Toxic shellfish poisoning

The chemicals that cause toxic shellfish poisoning are produced by certain species of toxic algae, which are released into the shellfish when they eat the algae. There are 4 main kinds of poisoning. Find out about their causes and symptoms.


Types of shellfish poisoning

Bivalve shellfish (shellfish with two shells) like mussels or oysters can filter up to 10 to 12 litres of water an hour. That's more than 200 litres a day for each shellfish. Bivalves filter out phytoplankton (microscopic algae) and other particles as a food source. If these algae are toxic, then the toxins can accumulate in the shellfish, making them poisonous. These toxins can cause serious illness if the shellfish are eaten.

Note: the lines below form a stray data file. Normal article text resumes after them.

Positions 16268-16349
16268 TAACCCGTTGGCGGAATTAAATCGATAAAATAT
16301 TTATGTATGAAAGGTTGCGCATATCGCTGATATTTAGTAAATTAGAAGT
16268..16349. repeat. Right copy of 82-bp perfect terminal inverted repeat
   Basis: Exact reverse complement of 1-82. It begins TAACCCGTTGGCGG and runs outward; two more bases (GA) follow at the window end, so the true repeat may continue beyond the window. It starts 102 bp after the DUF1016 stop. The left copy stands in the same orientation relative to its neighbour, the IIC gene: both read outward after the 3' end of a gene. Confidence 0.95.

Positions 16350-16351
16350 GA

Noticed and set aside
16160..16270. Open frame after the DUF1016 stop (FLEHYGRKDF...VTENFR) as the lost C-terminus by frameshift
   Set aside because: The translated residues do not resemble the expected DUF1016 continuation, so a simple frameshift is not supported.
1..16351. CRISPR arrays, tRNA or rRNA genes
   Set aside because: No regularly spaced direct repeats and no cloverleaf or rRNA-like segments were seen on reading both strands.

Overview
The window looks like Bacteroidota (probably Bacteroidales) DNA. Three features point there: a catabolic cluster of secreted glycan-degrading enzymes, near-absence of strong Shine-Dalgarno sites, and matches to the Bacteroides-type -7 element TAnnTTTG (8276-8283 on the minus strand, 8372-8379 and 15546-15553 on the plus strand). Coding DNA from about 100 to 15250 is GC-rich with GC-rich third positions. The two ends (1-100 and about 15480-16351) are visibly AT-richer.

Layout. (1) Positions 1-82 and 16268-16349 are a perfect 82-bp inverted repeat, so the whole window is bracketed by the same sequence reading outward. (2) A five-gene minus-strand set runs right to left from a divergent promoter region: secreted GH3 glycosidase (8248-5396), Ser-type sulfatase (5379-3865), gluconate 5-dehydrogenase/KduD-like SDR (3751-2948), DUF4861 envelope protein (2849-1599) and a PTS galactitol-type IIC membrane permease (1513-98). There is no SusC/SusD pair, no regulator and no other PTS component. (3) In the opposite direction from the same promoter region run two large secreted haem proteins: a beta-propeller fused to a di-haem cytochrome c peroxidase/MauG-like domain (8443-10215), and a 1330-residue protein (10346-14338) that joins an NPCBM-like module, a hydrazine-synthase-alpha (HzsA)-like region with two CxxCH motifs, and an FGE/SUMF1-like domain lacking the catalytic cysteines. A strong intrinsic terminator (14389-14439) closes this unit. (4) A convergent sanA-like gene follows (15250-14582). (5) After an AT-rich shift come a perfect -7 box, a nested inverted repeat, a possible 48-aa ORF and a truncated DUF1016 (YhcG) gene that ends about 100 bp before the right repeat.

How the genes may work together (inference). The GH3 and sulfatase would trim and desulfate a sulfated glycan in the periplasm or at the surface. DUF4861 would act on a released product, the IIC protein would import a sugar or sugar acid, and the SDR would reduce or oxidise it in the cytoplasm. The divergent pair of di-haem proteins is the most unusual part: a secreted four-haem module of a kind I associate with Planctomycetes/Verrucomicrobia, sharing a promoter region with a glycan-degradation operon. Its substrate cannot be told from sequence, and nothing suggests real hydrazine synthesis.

If you get sick after eating shellfish

If anyone becomes ill after eating shellfish:

  • phone Healthline for advice on 0800 61 11 16, or seek medical attention immediately
  • advise your nearest public health unit
  • keep any leftover shellfish in case it can be tested.
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